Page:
With ISIS snaking through Syria and Iraq, the Saudis are pouring money into anti-terror efforts abroad, while deterring and even criminalizing extremism at home.Along with its recent gift of $100 million to the UN’s anti-terror center, the Kingdom has bestowed billions of dollars in arms and cash on Lebanon, which has recently come under attack by ISIS. A report by Lori Plotkin Boghardt of the Washington Institute for Near East Policy suggests that it is doing at least as much to counteract extremism within its borders:
In July, the chief of the controversial religious police told personnel that eradicating extremist ideas and confronting those who promote terrorist principles would now be among their most significant duties. “Your mission is no longer confined to monitoring shops that remain open during prayer times or instructing women to adhere to modest dress codes,” he said. And earlier this month, the Interior Ministry declared that new security screenings would be required for preachers; this would presumably include screening them for support of militant ideology. Meanwhile, the kingdom’s highest religious body, the Council of Senior Scholars, announced it was establishing an interactive platform in which religious leaders will engage citizens to combat terrorist rhetoric aimed at luring youths into fighting abroad. The announcement came days after King Abdullah issued a rare public rebuke of the council for not doing enough to counter extremism.
Clerics at the highest level have denounced terrorism; the Grand Mufti of Saudi Arabia, the country’s premier religious authority, said on Tuesday, “Extremist and militant ideas and terrorism which spread decay on Earth, destroying human civilization, are not in any way part of Islam, but are enemy number one of Islam.”
Saudi Arabia has reason to be alarmed. In May, Saudi sources stated that a plot to murder government officials had been foiled, and 62 of nearly 100 suspected terrorists were arrested. Meanwhile, ISIS has picked up a large number of Saudi citizens as followers on its race through the Middle East, and they are also well-represented in Jahbat al-Nusra. Worse still, other Saudis find ISIS rather appealing on the whole: According to one informal poll Boghardt cites, “Saudis overwhelmingly believe ISIS ‘conforms to the values of Islam and Islamic law’.”Though ISIS may be the fastest growing threat in the region, al-Qaeda in the Arabia Peninsula (AQAP) has become bolder in its forays across Saudi Arabia’s southern border:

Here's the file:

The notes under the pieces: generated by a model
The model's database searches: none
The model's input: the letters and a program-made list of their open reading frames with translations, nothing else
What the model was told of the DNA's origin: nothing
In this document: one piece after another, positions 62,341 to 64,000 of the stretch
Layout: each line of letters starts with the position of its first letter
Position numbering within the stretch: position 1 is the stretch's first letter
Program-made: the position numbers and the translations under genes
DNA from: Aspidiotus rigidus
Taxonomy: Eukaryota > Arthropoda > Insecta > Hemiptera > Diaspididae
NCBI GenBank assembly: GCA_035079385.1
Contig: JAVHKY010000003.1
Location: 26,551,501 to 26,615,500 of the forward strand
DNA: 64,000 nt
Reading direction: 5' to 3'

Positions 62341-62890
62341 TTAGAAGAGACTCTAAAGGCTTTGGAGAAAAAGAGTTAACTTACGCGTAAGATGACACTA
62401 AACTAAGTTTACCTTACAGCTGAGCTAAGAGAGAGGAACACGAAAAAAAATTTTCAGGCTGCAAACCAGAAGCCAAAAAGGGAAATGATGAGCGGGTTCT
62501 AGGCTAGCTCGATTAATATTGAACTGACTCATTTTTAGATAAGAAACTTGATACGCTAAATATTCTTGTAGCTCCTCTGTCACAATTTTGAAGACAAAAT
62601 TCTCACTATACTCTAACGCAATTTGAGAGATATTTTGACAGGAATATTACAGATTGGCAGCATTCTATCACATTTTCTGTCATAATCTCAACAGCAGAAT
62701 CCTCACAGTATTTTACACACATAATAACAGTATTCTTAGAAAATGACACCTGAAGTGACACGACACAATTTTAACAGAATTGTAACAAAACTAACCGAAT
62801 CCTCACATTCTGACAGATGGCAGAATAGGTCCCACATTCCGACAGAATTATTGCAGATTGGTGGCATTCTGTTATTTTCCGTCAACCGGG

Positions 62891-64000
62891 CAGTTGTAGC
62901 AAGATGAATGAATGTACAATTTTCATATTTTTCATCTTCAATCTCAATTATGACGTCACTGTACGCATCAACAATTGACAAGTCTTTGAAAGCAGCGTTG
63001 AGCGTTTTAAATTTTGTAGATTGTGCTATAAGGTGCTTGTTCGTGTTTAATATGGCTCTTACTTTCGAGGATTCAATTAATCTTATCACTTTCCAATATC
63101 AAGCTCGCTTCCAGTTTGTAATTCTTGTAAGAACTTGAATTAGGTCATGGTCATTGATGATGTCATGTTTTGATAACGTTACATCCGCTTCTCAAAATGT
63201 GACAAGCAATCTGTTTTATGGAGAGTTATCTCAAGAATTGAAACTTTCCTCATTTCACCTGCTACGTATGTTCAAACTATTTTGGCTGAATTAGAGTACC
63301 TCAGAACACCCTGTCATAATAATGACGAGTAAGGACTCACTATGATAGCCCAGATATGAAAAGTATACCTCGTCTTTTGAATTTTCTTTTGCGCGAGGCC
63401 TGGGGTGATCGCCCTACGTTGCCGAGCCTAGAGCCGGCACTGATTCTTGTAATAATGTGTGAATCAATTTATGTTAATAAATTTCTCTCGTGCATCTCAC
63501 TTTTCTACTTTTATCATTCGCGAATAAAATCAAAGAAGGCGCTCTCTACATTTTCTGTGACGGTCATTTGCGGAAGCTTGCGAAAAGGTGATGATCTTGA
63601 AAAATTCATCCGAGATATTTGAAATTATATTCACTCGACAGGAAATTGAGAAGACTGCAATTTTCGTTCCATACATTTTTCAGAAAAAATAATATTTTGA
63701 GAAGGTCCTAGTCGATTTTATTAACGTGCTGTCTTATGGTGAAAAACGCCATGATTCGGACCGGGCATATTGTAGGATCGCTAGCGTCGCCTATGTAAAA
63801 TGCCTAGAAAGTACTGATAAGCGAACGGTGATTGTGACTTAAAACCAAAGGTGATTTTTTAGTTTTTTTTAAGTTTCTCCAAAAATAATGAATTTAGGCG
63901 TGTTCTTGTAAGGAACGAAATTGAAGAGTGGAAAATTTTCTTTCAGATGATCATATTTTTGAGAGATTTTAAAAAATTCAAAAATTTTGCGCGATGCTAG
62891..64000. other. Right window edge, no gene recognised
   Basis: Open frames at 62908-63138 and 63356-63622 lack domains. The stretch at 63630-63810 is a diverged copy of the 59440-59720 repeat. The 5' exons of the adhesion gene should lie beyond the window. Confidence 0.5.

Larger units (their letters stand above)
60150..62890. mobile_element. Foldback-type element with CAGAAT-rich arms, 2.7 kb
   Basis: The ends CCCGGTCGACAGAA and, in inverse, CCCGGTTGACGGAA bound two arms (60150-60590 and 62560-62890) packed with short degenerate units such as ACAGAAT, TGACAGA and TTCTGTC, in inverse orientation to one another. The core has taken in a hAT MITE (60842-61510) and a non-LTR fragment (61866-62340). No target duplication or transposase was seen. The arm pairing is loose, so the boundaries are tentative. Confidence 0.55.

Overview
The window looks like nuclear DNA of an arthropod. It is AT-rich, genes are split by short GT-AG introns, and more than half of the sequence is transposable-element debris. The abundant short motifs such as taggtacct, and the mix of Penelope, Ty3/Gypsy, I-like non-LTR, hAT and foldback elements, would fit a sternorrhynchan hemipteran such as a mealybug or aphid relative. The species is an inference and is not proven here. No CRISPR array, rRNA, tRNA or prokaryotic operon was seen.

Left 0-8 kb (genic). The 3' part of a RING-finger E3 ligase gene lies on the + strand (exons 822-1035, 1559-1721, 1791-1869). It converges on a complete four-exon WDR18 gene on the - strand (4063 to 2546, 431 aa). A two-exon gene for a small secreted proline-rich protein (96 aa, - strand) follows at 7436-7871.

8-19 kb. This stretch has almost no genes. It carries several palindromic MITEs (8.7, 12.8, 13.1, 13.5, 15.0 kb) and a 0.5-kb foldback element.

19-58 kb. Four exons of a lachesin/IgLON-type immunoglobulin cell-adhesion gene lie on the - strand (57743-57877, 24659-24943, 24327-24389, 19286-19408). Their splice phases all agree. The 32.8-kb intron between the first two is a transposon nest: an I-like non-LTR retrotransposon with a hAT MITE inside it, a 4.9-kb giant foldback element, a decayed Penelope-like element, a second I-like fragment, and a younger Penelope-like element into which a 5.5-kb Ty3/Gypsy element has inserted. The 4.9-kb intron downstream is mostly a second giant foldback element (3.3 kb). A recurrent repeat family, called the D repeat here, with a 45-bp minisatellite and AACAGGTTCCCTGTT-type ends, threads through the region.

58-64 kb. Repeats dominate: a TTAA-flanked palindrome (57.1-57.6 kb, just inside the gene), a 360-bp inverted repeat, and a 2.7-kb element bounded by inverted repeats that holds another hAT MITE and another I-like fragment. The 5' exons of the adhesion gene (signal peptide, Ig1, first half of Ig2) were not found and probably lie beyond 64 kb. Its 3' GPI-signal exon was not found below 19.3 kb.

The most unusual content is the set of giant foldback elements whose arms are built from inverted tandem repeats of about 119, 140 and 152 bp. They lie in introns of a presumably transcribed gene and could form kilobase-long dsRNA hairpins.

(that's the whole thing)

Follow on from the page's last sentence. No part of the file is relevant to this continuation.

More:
[H]alf a dozen AQAP members (all Saudi nationals) attacked a checkpoint from the Yemeni side of the border on July 4, killing several Saudi security officers and one Yemeni officer. Two terrorists made their way past the border and blew themselves up inside a Saudi government building several dozen miles north. This was AQAP’s first incursion into the kingdom since its 2009 assassination attempt on Prince Muhammad bin Nayef al-Saud, the assistant interior minister at the time.
Yemen’s politics are growing more precarious. As the FT reports, Shi’a militants are drawing close to the capital, while local al-Qaeda affiliates gain in strength. The age-old Sunni-Shi’a struggle may erupt into bloodshed in yet another corner of the Middle East—and start yet another war next door for Saudi Arabia.Boghardt recommends a closer relationship between Washington and Riyadh with regard to counterterrorism operations, but she cautions that the Saudis often don’t distinguish between peaceful opposition and extremism. Nonetheless, the Saudi opposition to terror can be an asset for the U.S., both in the goal of beating back ISIS and other extremists and in ensuring that tottering Sunni states (and American allies) like Lebanon and Egypt pull through.